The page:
Opera Meets Film: Pavarotti (Review)

Ron Howard’s Exploration Of The Legendary Career Hits All The Right Emotional Beats

By David Salazar

Opera Meets Film” is a feature dedicated to exploring the way that opera has been employed in cinema. We will select a section or a film in its entirety, highlighting the impact that utilizing the operatic form or sections from an opera can alter our perception of a film that we are viewing. This week’s installment features Ron Howard’s upcoming “Pavarotti.” Please note that while maintaining the usual analytical approach we sustain with this section, this article will veer toward being a review of the film as well, similar to our treatment of “Maria by Callas.” 

Pavarotti is undeniably one of the most famed opera singers of all-time and is arguably the most successful if financials are considered. But his fame and impact didn’t just come from his greatest as an artist onstage, but how he managed to connect with people who would never have interacted with the art form otherwise.

The new documentary “Pavarotti,” as directed by Oscar-winner Ron Howard aims to showcase how the opera singer made it his mission to connect with others through his art. Howard does much the same with his documentary, emphasizing a rather straightforward narrative path in his film. In a larger sense, this is a very linear “cradle to grave” narrative, though he does occasionally shift around to provide greater context and nuance.

He makes no assumptions about his audience’s operatic knowledge and dedicates portions of the film to unpacking and demystifying opera for those who might hold preconceived notions. When the film turns its attention toward opera, Howard has no qualms about looking backwards at other major artists to help contextualize Pavarotti’s own progression. But he does more than just provide a history lesson in the broadest sense. We get a sense of what the tenor voice is with a number of opera’s greatest stars chiming in on the technical aspects, but also on what made Pavarotti so special in this regard (soprano Angela Gheorghiu gets one of the best lines in this particular sequence). At another point, Plácido Domingo delves into a conversation that personifies the voice to explore the challenges of the career.

The documentary also spends a great deal of Pavarotti’s personal relationships, including some of the more scandalous moments in his life.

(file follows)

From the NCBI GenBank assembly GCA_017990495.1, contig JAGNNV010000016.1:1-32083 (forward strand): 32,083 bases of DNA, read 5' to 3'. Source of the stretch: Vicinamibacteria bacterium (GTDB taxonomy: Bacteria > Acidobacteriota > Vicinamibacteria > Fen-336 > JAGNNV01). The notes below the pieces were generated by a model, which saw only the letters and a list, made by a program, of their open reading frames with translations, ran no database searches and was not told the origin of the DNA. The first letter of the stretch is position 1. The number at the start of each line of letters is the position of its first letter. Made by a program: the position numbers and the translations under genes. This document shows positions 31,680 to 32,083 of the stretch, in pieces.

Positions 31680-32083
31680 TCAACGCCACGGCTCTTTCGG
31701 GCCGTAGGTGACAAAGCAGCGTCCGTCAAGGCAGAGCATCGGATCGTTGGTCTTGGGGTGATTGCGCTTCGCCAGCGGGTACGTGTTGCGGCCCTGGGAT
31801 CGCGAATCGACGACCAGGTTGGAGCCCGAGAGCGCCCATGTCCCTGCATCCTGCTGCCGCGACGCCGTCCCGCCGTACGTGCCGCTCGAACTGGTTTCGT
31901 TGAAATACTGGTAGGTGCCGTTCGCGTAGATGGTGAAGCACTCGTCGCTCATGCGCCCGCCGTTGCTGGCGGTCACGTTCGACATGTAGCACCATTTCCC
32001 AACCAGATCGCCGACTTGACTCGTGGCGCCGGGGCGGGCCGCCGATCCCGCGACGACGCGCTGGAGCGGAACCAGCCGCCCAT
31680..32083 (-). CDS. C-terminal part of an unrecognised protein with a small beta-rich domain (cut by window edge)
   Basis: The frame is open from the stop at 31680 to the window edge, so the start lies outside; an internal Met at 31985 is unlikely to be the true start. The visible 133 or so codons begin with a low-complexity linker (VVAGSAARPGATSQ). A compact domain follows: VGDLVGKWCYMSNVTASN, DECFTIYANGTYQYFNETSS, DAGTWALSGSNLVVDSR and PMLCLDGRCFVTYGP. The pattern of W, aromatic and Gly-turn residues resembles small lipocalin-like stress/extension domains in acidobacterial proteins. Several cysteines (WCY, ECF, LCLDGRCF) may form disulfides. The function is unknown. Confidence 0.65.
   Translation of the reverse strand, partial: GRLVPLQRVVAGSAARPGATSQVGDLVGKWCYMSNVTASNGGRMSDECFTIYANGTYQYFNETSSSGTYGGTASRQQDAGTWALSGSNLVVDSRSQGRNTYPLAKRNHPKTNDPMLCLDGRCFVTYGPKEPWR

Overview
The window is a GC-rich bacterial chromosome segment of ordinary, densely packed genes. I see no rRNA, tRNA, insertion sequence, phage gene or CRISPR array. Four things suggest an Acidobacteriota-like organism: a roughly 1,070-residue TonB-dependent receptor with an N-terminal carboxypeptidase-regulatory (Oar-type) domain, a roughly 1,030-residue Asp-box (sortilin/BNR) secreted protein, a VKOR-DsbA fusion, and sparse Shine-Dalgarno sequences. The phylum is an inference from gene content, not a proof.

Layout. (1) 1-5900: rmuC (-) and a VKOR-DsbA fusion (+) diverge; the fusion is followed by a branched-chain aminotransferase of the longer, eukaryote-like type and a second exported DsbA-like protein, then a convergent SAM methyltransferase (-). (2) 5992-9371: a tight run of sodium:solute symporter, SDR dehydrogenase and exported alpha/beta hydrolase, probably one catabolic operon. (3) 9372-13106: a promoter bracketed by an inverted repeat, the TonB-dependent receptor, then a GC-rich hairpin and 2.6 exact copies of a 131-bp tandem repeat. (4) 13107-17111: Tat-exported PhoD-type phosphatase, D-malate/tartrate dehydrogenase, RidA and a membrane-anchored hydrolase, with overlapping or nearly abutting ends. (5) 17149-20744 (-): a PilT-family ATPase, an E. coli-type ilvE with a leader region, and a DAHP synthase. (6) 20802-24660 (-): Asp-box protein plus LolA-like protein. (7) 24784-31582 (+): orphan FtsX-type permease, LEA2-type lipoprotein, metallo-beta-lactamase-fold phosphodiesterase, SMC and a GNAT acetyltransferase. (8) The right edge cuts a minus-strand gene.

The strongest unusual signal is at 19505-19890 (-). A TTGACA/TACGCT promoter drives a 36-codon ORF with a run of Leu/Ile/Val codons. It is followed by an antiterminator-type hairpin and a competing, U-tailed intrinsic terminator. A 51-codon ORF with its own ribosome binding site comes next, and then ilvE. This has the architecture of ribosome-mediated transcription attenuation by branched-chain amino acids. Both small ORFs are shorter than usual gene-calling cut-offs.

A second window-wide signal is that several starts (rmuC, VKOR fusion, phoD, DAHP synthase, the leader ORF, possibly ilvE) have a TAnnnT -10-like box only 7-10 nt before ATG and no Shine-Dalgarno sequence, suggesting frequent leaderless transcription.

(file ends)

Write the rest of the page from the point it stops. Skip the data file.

And then there are his career achievements, which are perhaps the most interesting aspects of the story as presented by Howard. Those familiar with Pavarotti for his most popular exploits are likely to feel at home here as the story emphasizes how the tenor managed to get U2 to write him a song and the genesis of The Three Tenors.

Yet his bigger moments as an opera superstar actually play a diminished role in some respects. Howard opens the documentary with a fascinating clip of the tenor in Manaus performing for himself in an empty opera house. We learn about his early formative years and then eventually jump to his massive breakout success, with a clip from “La Bohème” set against some black and white images. This particular sequence is one that audiences will undeniably relish.

His ascension to becoming opera’s most heralded star comes quickly in the narrative before Howard really jumps into the last few decades of his life. The challenges he had to overcome to get there are rarely glimpsed, which is rather surprising considering how much of the film’s second half is filled with some of the tenor’s most challenging moments.

In all, the documentary is an intense experience with Howard managing to find the right musical selections to coordinate with the exact emotional beats. For example, late in the film, we get an extended clip of the tenor singing a riveting “E lucevan le stele” only to be told moments later that he was battling cancer. It’s the perfect setup to the painful narrative beat that will ensue.

And of course, he hits the right beat at the close of the film with the famous clip of the tenor singing “Nessun Dorma” at the 1990 World Cup.

The documentary does reveal a lot of new footage and those who know Pavarotti inside and out will get a chance to simply enjoy revisiting his life, with some new glimpses. Those who don’t will get a chance to dig deeper into the life of one of the most iconic artists of the last century.


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